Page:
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Neodymium, a rare earth metal, is present in Misch metal to the extent of about 18%. The metal has a bright, silvery metallic luster, however, as one of the more reactive rare earth metals, it quickly tarnishes in air. The tarnishing forms an oxide layer that falls off, which exposes the metal to further oxidation. Although it belongs to "rare earth metals," neodymium is not rare at all. It constitutes 38 ppm of Earth’s crust.
Neodymium glass (Nd:Glass) is produced by the inclusion of neodymium oxide (Nd2O3) in the glass melt. In daylight or incandescent light neodymium glass appears lavender, but it appears pale blue under fluorescent lighting.
Neodymium glass solid-state lasers are used in extremely high power (terawatt scale), high energy (megajoules) multiple beam systems for inertial confinement fusion. Nd:Glass lasers are usually frequency tripled to the third harmonic at 351 nm in laser fusion devices.
Neodymium glass is becoming widely used in incandescent light bulbs, to provide a more "natural" light.
Neodymium glass has been patented for use in automobile rear-view mirrors, to reduce the glare at night.
The first commercial use of purified neodymium was in glass coloration, starting with experiments by Leo Moser in November 1927. The resulting "Alexandrite" glass remains a signature color of the Moser glassworks to this day. Neodymium glass was widely emulated in the early 1930's by American glasshouses, most notably Heisey, Fostoria ("wisteria"), Cambridge ("heatherbloom"), and Steuben ("wisteria"), and elsewhere (e.g. Lalique, in France, or Murano). Tiffin's "twilight" remained in production from about 1950 to about 1980. Current sources include glassmakers in the Czech Republic, the USA, and China; Caithness Glass in Scotland has also used the colorant extensively. The sharp absorption bands of neodymium cause the glass color to change under different lighting conditions, being reddish-purple under daylight or yellow incandescent light, but blue under white fluorescent lighting, or greenish under trichromatic lighting. This color-change phenomenon is highly prized by collectors. Neodymium in combination with praseodymium gave Moser's "Heliolite" glass. In combination with gold or selenium, beautiful red colors result, such as Moser's "Royalite" or Tiffin's "Wistaria" or some of the colors achieved by Fenton. Since neodymium coloration depends upon "forbidden" f-f transitions deep within the atom, there is relatively little influence on the color from the chemical environment, so the color is impervious to the thermal history of the glass. However, for the best color, iron-containing impurities need to be minimized in the silica used to make the glass. The same "forbiddenness" of the f-f transitions makes rare earth colorants less intense than those provided by most d-transition elements, so more has to be used in a glass to achieve the desired color intensity. The original Moser recipe used about 5% of neodymium oxide in the glass melt, a sufficient quantity such that Moser referred to these as being "Rare Earth Doped" glasses. Being a strong base, that level of neodymium would have affected the melting properties of the glass, and the lime content of the glass might have had to be adjusted accordingly.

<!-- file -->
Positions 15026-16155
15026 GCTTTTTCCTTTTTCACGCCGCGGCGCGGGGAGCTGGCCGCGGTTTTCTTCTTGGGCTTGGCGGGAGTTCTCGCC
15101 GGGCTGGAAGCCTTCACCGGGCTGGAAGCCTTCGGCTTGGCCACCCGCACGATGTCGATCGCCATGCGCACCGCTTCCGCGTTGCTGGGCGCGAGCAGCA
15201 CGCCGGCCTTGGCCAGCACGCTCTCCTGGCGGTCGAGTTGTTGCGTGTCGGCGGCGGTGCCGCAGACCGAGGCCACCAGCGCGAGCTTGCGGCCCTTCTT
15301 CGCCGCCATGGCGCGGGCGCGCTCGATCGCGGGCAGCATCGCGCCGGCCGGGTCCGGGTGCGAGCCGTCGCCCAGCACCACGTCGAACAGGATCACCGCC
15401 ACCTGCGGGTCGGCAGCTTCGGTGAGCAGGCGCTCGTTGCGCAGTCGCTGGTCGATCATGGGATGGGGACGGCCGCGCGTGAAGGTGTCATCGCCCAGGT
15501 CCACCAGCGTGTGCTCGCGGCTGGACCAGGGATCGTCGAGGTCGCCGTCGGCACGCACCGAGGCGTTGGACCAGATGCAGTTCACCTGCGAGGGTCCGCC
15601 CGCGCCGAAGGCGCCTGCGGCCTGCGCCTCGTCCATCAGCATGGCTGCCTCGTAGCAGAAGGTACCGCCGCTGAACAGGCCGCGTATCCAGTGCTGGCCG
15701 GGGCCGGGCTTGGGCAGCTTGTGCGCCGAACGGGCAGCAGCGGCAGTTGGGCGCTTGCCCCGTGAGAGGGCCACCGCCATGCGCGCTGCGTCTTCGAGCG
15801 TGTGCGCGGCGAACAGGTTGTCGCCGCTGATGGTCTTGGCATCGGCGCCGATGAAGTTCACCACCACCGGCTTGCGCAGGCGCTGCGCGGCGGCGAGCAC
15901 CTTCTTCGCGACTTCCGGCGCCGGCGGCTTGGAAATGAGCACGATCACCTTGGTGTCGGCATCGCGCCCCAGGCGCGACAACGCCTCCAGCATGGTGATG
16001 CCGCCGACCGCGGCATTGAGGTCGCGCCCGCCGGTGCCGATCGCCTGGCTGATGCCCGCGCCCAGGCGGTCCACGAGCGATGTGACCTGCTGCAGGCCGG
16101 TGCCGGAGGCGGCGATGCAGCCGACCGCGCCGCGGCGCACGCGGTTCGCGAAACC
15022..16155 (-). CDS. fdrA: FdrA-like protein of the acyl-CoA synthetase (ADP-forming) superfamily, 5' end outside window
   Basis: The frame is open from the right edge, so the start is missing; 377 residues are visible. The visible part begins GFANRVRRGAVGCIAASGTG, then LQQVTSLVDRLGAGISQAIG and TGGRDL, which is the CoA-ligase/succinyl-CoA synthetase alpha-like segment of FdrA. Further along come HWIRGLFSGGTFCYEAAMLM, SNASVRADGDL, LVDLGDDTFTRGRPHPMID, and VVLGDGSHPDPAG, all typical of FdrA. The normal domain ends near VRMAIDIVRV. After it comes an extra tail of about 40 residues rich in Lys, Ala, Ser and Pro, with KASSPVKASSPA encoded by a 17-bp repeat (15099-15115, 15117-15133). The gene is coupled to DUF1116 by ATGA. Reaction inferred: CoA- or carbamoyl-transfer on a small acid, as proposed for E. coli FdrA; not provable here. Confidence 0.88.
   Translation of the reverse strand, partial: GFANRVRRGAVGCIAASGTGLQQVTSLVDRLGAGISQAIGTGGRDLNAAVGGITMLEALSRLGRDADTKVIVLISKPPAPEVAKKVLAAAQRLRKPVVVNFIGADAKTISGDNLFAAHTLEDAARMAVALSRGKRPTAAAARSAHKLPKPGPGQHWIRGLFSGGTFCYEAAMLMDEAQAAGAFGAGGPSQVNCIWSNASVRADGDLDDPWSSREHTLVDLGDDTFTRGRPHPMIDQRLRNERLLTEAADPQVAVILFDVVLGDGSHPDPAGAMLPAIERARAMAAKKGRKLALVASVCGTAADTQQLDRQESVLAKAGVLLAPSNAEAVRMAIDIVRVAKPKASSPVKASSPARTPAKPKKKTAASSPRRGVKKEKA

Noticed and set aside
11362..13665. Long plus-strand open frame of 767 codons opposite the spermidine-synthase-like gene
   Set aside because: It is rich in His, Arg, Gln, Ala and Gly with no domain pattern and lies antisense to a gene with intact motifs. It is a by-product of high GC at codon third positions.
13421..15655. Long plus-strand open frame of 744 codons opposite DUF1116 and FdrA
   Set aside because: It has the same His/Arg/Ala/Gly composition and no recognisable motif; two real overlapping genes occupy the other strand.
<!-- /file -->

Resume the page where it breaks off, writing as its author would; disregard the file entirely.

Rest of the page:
Neodymium was discovered by Baron Carl Auer von Welsbach, an Austrian chemist, in Vienna in 1885. He separated neodymium, as well as the element praseodymium, from a material known as didymium by means of fractional crystallization of the double ammonium nitrate tetrahydrates from nitric acid, while following the separation by spectroscopic analysis; however, it was not isolated in relatively pure form until 1925. The name neodymium is derived from the Greek words neos, new, and didymos, twin. Neodymium is frequently misspelled as neodynium.